etc.), articles from specialized legal news sources, and other
sources (e.g. blogs).
An alternative (and free) approach to searching commercially-available databases is to visit the “News” portion of
Google or Yahoo and then conduct a keyword or name
search throughout many news outlets. Be aware, however,
that Google and Yahoo’s News databases are not as robust
(e.g. Google searches about 4500 news sources) as the
databases available from the commercial vendors. And
when it comes to experts, this lack of coverage can be
critical. For instance, a November 1992 article from the
Washingtonian magazine relates how a judge had ruled that
a particular damages expert had given false testimony.20 A
search on that’s expert name through Google News,
however, fails to retrieve that news article. Notably, that
expert is still testifying today.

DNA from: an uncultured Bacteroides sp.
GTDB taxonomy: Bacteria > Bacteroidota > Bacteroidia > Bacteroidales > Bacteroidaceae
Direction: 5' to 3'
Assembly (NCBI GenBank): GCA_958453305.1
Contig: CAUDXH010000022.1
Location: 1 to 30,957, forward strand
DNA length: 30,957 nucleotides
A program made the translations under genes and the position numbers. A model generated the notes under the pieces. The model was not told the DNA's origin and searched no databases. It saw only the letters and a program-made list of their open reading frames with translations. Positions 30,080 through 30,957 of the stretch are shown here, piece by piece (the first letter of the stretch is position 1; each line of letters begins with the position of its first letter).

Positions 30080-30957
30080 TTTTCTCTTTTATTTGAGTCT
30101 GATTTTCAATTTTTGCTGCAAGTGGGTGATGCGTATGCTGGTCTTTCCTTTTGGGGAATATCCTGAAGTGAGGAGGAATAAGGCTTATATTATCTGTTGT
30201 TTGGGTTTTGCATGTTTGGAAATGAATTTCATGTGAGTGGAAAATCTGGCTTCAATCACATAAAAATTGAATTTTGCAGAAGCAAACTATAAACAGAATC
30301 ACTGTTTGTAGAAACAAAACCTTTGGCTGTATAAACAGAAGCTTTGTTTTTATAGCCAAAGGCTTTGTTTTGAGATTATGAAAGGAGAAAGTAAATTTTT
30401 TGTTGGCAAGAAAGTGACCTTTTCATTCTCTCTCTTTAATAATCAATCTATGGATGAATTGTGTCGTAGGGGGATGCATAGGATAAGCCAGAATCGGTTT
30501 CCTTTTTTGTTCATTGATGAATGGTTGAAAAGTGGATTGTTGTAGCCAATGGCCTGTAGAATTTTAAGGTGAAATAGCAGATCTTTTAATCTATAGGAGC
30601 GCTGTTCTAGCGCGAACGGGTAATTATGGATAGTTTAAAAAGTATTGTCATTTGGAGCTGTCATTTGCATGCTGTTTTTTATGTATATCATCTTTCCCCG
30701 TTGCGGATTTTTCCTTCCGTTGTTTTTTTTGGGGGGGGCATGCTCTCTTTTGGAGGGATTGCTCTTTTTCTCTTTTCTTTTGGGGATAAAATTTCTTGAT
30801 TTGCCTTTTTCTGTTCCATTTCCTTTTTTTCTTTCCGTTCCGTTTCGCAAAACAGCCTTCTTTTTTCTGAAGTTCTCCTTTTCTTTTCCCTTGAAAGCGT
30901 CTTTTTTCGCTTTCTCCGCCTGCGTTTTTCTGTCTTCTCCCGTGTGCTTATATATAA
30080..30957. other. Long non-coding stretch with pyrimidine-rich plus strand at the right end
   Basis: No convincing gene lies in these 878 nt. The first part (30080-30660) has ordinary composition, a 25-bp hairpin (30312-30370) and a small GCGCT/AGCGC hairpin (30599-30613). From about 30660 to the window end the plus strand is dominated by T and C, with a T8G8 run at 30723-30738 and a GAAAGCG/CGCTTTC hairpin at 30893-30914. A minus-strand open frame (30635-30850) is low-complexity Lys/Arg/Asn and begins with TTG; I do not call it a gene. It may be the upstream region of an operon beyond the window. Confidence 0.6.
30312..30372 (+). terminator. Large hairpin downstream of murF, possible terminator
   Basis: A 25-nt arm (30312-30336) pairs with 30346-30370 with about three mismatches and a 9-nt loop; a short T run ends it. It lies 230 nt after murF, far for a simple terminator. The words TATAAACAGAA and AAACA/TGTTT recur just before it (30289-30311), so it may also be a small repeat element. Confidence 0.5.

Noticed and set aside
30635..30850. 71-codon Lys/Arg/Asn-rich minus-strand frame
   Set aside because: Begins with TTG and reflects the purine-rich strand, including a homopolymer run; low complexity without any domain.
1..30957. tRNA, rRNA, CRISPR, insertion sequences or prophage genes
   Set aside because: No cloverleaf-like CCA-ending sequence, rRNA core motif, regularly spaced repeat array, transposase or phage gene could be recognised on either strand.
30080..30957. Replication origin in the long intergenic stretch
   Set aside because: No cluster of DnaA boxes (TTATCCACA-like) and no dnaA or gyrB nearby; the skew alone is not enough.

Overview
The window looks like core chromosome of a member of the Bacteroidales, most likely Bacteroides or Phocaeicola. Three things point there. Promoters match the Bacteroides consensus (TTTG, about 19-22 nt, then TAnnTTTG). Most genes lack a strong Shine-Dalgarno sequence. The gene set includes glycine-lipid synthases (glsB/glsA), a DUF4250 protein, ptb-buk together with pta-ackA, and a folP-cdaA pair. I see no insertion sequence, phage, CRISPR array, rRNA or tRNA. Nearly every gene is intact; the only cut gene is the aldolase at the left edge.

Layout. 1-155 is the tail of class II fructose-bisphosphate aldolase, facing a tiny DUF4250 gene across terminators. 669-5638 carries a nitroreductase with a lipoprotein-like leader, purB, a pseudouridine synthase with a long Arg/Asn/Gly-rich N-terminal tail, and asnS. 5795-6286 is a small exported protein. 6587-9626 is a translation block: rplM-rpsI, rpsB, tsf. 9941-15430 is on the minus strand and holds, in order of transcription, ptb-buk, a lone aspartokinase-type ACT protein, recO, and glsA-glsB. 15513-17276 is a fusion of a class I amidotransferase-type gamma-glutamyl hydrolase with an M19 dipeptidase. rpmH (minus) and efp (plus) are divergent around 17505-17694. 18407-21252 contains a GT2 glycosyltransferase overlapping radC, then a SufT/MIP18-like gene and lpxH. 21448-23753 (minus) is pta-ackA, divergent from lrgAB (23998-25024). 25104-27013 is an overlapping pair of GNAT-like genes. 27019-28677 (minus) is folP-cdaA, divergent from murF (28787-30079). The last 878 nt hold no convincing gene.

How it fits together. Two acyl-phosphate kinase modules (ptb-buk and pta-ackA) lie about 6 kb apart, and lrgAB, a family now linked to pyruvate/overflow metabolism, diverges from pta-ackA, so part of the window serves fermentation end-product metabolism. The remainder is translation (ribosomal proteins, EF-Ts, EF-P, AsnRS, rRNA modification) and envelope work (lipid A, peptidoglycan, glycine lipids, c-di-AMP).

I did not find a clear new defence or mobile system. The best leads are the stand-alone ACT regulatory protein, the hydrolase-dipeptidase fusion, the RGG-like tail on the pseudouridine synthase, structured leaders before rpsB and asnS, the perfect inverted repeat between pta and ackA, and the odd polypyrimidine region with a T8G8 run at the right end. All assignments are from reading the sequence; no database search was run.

Moreover, a researcher still may have to pay to access some
of the articles identified (e.g. to retrieve a 1999 article from
the Chicago Sun-Times, found via Google, costs $2.95).
Running a search at the website of a particular news source
is another alternative. For instance, a list of newspapers and
magazines and their links can be found at
Some online newspapers and magazine require a registration, which is often free, whereas others charge to view and
download articles.
It is worthwhile to run a search for an expert name on these
news websites, especially in the newspapers in the expert’s
locality. For example, after a free registration, a search on
the Los Angeles Times’ website for a particular psychologist
See “Doctors Cheer Olender Reversal,” Washingtonian, November 1992.
retrieved a story about a recent kidnapping. This psychologist testified regarding the memory of a five year-old’s eyewitness to the crime. The article reported that this
psychologist had worked as an expert witness in more than
300 criminal trials. He also provided a quote in this story